Spring has arrived, but someone forgot to tell Mother Nature. This past week has been wet and gloomy, punctuated by periods of gusty winds and lightning. In the space of 48 hours we lost power four times. A couple of times it just flashed off and on again, but on the other two occasions we were in the dark for several hours. That seems to always be the case this time of year. It must be winter’s last gasp before the skies clear up and temperature rises rapidly into the 90s we are used to throughout summer and into fall.

We couldn’t let winter pass us by without at least one romp in the snow, so on Feb. 26 we took advantage of Glenn’s new schedule to make a Saturday drive up to the Sierra. Our original intention was to stay overnight, but things didn’t work out that way. We left home about 9 a.m. and hooked up with I-80 out of Sacramento, finding our way into snow country before noon. Roni had feared that we would be too late in the season to find unmelted snow, but a storm that weekend assured we wouldn’t be disappointed. In fact, the morning of our drive we almost decided not to go because we feared there might be too much snow. Besides, we don’t carry chains, so we couldn’t afford to get stuck up there.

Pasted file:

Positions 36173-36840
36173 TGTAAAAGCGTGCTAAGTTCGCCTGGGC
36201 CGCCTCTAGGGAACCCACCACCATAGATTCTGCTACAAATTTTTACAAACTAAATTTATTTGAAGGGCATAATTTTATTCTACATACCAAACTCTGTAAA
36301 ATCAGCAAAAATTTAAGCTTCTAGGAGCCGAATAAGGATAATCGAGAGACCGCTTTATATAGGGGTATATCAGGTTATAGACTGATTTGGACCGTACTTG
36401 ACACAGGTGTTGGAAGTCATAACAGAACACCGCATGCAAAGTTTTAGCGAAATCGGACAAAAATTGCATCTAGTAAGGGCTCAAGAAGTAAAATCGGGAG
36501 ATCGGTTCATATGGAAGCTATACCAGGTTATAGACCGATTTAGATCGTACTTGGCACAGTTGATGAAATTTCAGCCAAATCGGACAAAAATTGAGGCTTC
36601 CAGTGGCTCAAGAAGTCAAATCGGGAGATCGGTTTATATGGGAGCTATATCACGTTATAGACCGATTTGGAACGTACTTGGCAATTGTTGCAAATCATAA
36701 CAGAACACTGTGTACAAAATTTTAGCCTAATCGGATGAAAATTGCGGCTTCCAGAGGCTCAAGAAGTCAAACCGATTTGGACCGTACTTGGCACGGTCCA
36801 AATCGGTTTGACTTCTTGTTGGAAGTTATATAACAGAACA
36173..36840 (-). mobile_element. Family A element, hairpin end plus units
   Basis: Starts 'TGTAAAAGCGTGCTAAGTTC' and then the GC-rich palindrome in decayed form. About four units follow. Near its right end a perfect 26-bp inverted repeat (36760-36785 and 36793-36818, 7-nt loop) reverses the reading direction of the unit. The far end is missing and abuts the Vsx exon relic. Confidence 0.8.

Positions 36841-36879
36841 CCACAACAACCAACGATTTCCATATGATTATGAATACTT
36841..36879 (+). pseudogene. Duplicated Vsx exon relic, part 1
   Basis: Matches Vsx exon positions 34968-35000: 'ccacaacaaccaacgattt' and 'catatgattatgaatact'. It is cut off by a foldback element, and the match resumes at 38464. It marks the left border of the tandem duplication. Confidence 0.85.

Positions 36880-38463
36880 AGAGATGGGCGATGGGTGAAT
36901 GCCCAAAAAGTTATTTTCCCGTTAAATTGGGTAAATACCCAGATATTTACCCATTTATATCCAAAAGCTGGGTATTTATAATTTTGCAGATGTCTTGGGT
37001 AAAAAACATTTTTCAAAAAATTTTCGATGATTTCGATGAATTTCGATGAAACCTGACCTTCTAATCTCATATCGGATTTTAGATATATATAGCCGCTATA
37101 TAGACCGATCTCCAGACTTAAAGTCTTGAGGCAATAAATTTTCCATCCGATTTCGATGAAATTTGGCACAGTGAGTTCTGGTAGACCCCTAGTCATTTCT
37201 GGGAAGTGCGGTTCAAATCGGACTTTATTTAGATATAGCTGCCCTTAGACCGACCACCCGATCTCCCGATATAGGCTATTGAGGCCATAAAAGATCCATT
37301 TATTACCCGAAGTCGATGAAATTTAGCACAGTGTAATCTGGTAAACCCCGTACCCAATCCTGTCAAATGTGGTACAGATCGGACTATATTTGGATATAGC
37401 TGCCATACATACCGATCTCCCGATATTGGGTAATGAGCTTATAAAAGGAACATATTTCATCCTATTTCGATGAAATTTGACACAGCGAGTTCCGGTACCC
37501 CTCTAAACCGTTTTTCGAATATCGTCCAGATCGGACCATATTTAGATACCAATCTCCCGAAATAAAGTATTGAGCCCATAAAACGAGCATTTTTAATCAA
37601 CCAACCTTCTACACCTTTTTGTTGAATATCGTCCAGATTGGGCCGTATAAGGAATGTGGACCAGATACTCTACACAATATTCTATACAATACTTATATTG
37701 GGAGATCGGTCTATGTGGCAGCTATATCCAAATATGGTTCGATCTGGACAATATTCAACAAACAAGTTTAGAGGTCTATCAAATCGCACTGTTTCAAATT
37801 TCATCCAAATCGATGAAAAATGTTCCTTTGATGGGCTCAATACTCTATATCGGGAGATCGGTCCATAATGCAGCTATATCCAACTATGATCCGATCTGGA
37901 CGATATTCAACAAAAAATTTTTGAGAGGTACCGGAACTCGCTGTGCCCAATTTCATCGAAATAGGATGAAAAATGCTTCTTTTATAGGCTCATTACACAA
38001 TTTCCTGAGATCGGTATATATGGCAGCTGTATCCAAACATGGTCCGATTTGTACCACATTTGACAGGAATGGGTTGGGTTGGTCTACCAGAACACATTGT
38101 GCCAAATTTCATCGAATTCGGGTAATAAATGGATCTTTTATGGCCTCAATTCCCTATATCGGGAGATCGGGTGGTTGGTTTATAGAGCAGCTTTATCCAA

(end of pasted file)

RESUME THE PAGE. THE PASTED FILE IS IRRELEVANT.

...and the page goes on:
The weather cooperated beautifully, however. We made excellent time to Donner Summit, where we decided to pull off the road at the rest stop there. This has long been a popular stopping place as it is about 10 miles east of Truckee, where despite the tourist trade they haven’t effectively figured out where to put public restrooms. There had been substantial snowfall the night before, and the parking lot at the summit was covered in puddles. Unfortunately those puddles concealed some fair-sized potholes, one of which we fell into -- yes, "fell," perhaps half a foot. The incident was somewhat spectacular if not devastating. A bunch of icy water splashed into the hot engine compartment, and for a moment clouds of steam erupted from beneath the hood of Glenn’s car. We feared that we had broken the radiator, but further inspection proved otherwise. The worst of it seemed to be that the front wheels got knocked out of alignment, although the car is still on the road nearly a month later with few ill effects.